Thursday, 3 September 2009

Fairlynch Heritage Day: Friday 11 September 2009

With one of the important costume collections in the country, Budleigh Salterton’s unique thatched museum is not just a collection of fascinating fossils and other curiosities from the past but a unique opportunity outside London to see how clothing fashion has changed over the centuries. And it’s not just Victorian ball gowns and 19th century Honiton lace underwear. This year has seen a special exhibition of costumes by the designer Zandra Rhodes http://www.zandrarhodes.com/ celebrated as one of the new wave of British designers who put London at the forefront of the international fashion scene in the 1970s.





Visitors to Fairlynch will be admitted free of charge all day on Friday 11 September as part of the Heritage Open Day programme organized by English Heritage.

It’s an amazing building dating from around 1811 in the ‘marine cottage ornĂ©’ style so frequently found in Budleigh’s larger Jurassic Coast neighbour Sidmouth. The original owner, ship owner Matthew Lee Yeates, is said to have added the thatched turret so that he could see his ships coming into the bay carrying limestone and coal for the Salterton lime kilns and timber for Exmouth.

Inside there are collections of geological specimens, including radioactive nodules discovered by Budleigh archaeologist George Carter http://budleighbrewsterunited.blogspot.com/2009/07/george-carter-and-archaeology-of-east.html There is also a lace room as well as a costume room, and an exhibition of toys and items for children, souvenir china and model ships. And the shelves of folders in the Local History section testify to the impressive amount of work carried out by Fairlynch volunteers to catalogue all the photographs, documents and artifacts which illustrate the fascinating history of Budleigh Salterton and the surrounding villages.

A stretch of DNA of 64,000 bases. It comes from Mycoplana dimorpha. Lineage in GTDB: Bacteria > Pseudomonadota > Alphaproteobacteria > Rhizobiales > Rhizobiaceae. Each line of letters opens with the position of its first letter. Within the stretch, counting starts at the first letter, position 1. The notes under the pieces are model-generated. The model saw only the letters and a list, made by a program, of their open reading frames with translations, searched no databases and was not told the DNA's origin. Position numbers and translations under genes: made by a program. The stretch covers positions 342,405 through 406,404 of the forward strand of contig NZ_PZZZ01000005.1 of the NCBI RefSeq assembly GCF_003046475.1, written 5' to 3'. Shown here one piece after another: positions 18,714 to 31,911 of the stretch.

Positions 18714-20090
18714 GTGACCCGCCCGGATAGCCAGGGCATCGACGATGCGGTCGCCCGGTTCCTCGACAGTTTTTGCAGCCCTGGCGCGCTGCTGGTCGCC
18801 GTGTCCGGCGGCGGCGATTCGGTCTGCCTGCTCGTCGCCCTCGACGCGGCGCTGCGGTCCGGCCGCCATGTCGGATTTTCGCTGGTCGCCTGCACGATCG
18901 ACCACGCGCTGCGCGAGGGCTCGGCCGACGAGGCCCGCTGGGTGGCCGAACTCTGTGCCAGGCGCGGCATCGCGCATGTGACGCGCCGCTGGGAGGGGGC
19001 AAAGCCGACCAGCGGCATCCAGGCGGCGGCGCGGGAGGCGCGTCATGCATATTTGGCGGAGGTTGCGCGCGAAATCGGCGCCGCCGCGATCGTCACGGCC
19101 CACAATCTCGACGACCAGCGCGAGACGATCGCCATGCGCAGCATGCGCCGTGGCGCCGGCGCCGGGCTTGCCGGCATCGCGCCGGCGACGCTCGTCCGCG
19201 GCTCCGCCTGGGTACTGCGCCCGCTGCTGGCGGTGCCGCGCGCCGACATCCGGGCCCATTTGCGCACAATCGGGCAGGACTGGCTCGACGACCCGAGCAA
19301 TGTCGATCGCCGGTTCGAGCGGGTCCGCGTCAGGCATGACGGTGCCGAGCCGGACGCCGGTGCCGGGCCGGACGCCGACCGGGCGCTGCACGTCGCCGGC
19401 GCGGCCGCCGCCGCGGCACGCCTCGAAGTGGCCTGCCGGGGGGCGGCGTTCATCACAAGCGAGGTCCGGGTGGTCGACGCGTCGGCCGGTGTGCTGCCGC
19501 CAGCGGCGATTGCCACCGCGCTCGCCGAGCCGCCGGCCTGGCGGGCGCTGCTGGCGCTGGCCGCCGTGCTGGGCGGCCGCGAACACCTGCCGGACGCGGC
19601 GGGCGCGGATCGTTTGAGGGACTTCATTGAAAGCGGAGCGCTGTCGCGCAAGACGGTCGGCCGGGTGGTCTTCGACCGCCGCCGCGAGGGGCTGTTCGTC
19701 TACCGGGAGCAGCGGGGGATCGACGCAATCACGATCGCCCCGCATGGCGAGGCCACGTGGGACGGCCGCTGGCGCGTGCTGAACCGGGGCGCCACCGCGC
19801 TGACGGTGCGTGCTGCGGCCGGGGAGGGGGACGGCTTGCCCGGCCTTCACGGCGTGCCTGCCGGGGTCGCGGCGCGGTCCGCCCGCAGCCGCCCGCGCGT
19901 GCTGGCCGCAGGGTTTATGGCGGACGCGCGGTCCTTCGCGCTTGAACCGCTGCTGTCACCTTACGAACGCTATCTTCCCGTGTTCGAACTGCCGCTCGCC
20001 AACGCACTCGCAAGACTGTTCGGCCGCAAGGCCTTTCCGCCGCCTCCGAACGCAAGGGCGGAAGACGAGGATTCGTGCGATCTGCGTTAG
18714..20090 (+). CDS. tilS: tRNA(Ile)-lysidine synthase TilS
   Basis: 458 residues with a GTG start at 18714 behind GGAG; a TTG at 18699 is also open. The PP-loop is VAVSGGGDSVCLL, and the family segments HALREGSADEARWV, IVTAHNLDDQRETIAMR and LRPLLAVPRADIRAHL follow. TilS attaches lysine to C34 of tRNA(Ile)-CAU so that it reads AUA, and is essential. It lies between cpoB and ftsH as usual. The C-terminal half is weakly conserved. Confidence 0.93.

Outside the Fairlynch building itself there are some curious and interesting features in the surrounding gardens, like this chair.

The gardens themselves deserve a mention, if only because they are a beautiful place to sit in, overlooking the sea. They were lovingly restored to feature plants contemporary with the building.
Heritage Open Days celebrate England’s architecture and culture by allowing visitors free access to interesting properties that are either not usually open, or would normally charge an entrance fee. They are England’s biggest and most popular voluntary cultural event. Last year the Open Days attracted around 1 million visitors.

For more examples of interesting buildings in Budleigh Salterton see http://www.eastdevon.gov.uk/google/plg-cons-bs.pdf

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